LONDON — A NEW attempt by the novelist Salman Rushdie to persuade the authorities in Iran to lift the fatwa (death sentence) imposed on him by the late Ayatollah Ruhollah Khomeini appears to have failed. This is despite Mr. Rushdie's conversion to Islam this week and determined attempts by distinguished Muslim figures, including Egypt's President Hosni Mubarak, to help the author.
Ayatollah Ali Khamenei, Iran's religious leader, said yesterday that the fatwa must stand, despite the author's repentance. ``As the late Ayatollah Ruhollah Khomeini said, the Islamic decree about the author of The Satanic Verses remains unchanged even if he repents and becomes the most pious man of his time,'' he said.
The reactions of radical Muslims in Britain were just as unyielding. Mohammed Siddique, leader of the Muslim Youth Movement of Great Britain, said the author could never be forgiven. Another British Muslim leader, Sher Azam, president of the Council for Mosques in the northern city of Bradford, said the Rushdie statement was ``only a beginning.''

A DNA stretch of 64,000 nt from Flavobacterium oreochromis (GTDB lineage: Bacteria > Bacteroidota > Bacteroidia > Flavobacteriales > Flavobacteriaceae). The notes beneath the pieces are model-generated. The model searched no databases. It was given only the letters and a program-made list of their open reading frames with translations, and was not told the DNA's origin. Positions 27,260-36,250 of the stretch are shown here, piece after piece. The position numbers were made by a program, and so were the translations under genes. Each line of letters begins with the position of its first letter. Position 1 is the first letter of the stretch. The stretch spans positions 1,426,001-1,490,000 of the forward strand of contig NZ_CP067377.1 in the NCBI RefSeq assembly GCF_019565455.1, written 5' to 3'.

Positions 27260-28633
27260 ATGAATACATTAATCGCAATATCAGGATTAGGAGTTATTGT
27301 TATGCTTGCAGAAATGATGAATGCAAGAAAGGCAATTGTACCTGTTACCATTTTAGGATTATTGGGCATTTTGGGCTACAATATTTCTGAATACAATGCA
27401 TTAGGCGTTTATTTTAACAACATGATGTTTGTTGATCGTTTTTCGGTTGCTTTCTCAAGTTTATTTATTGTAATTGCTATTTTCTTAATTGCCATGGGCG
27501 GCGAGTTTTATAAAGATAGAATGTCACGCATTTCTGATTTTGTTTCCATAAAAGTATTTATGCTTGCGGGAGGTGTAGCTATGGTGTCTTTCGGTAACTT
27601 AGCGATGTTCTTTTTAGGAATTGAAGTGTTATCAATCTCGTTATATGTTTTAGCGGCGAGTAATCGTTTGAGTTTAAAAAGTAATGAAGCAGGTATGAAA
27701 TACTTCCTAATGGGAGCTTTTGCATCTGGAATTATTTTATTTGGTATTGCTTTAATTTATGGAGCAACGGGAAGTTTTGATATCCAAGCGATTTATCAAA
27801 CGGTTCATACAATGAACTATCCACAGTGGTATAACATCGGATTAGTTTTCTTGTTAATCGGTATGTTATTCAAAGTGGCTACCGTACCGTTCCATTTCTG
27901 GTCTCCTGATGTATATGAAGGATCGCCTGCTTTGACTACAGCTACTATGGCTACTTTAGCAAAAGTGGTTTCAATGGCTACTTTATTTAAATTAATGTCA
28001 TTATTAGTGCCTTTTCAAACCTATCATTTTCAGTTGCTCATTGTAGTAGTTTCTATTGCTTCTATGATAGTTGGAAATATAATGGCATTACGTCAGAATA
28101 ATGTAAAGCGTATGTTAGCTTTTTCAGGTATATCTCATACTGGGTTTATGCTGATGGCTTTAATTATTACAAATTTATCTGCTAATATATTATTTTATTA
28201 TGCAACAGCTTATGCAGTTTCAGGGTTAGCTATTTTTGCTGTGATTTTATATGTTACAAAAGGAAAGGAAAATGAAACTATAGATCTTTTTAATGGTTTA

Rushdie, in a formal statement Dec. 24, said he had decided there was no God but Allah and that Muhammed was his last prophet. ``I declare that I do not agree with any statement in my novel The Satanic Verses uttered by any of the characters who insult the Prophet Muhammed or who cast aspersions on Islam or the authenticity of the Holy Koran,'' he said.
Plans to publish a paperback edition of the novel had been canceled, he added. Rushdie was born to Muslim parents but had previously described himself as a lapsed Muslim.
The harsh reactions to the Rushdie statement dismayed Dr. Heshem el-Essawy, chairman of the British-based Islamic Society for the Promotion of Religious Tolerance, whose attempts to help the novelist are believed to have been continuing for several months. ``Mr. Rushdie has now embraced the Islamic faith for the first time. Under Islamic law that means that the slate must be wiped clean and his past sins forgiven.''